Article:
Which Joe gave his name to ‘sloppy joes’? We look at five interesting sandwiches and their lexical origins.
Have done all that is in one's power:‘Jean had shot her bolt as far as her Italian was concerned’
- ‘We have shot our bolt and couldn't now take similar action elsewhere, even if this were desirable.’
- ‘She had shot her bolt before the third bend.’
- ‘He had shot his bolt in that third-game tiebreaker and the 9-0 fourth was the price he paid.’
- ‘He had shot his bolt by the seventies, retreating into gloomy introspection.’
- ‘The horse was unable to sustain the gallop and had shot his bolt by the time they reached the final bend.’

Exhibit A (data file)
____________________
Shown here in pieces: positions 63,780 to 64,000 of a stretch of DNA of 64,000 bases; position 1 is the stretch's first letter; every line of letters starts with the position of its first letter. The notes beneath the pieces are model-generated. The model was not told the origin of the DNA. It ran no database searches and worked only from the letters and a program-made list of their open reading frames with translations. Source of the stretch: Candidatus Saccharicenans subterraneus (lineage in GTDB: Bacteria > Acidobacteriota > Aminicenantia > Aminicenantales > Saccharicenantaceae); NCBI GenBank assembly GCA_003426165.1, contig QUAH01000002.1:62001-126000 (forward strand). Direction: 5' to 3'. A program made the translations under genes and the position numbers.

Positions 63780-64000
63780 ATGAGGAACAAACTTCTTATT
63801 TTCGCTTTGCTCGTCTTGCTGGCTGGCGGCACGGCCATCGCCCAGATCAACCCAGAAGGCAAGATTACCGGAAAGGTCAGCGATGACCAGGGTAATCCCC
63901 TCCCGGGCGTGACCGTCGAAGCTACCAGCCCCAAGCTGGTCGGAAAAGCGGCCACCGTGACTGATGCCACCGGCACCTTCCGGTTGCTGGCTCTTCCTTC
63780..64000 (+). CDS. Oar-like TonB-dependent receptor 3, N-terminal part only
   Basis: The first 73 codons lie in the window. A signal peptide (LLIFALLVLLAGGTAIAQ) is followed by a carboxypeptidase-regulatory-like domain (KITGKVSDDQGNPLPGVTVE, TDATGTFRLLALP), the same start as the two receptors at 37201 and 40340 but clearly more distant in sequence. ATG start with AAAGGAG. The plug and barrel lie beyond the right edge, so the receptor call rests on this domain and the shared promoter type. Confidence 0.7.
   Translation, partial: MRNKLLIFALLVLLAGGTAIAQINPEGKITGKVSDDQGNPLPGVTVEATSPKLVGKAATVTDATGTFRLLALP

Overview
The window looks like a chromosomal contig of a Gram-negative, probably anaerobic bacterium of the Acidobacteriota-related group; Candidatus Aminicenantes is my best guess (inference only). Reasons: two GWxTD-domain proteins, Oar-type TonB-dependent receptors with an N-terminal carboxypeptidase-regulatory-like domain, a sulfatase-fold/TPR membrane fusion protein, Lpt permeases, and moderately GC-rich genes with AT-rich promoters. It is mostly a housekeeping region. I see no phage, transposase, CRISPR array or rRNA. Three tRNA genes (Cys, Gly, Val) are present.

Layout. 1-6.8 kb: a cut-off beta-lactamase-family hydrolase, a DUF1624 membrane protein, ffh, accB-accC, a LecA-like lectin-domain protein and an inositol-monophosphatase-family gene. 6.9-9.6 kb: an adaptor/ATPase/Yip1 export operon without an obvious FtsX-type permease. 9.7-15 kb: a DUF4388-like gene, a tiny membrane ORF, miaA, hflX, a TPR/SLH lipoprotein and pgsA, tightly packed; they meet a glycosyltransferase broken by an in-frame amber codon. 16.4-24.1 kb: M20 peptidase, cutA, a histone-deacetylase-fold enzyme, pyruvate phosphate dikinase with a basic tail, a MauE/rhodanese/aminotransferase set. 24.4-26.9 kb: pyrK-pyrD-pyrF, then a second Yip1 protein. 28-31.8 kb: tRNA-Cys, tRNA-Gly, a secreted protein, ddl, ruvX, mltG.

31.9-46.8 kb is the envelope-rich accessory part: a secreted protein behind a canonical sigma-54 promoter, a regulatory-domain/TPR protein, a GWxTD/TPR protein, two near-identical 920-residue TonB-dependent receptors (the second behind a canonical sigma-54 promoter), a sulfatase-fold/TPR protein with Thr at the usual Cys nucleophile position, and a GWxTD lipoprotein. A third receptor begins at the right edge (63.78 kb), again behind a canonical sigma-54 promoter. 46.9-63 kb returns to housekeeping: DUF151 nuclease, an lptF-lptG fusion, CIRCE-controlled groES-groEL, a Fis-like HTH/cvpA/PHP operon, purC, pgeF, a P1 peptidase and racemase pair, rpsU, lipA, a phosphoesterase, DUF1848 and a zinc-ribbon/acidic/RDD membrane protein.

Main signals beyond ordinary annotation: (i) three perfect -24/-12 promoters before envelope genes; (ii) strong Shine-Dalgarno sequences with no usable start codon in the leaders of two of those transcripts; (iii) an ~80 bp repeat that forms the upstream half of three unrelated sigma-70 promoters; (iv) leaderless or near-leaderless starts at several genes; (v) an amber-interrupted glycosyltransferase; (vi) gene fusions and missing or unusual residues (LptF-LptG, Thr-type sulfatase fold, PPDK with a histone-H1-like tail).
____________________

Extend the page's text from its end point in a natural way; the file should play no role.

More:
- ‘Four miles out and I began dimly to understand that I had shot my bolt.’
- ‘Palace had shot their bolt and it was no surprise when City levelled midway through the half, although the scorer would have fooled a few.’
- ‘Hate to tempt fate, but France appear to have shot their bolt.’
- ‘You can put it down to lack of expertise in playing over five days, a woeful shortage of staying power or, quite simply, they had shot their bolt.’
- ‘I had waited all these years for him to slip up and now he has shot his bolt.’
We take a look at several popular, though confusing, punctuation marks.
From Afghanistan to Zimbabwe, discover surprising and intriguing language facts from around the globe.
The definitions of ‘buddy’ and ‘bro’ in the OED have recently been revised. We explore their history and increase in popularity.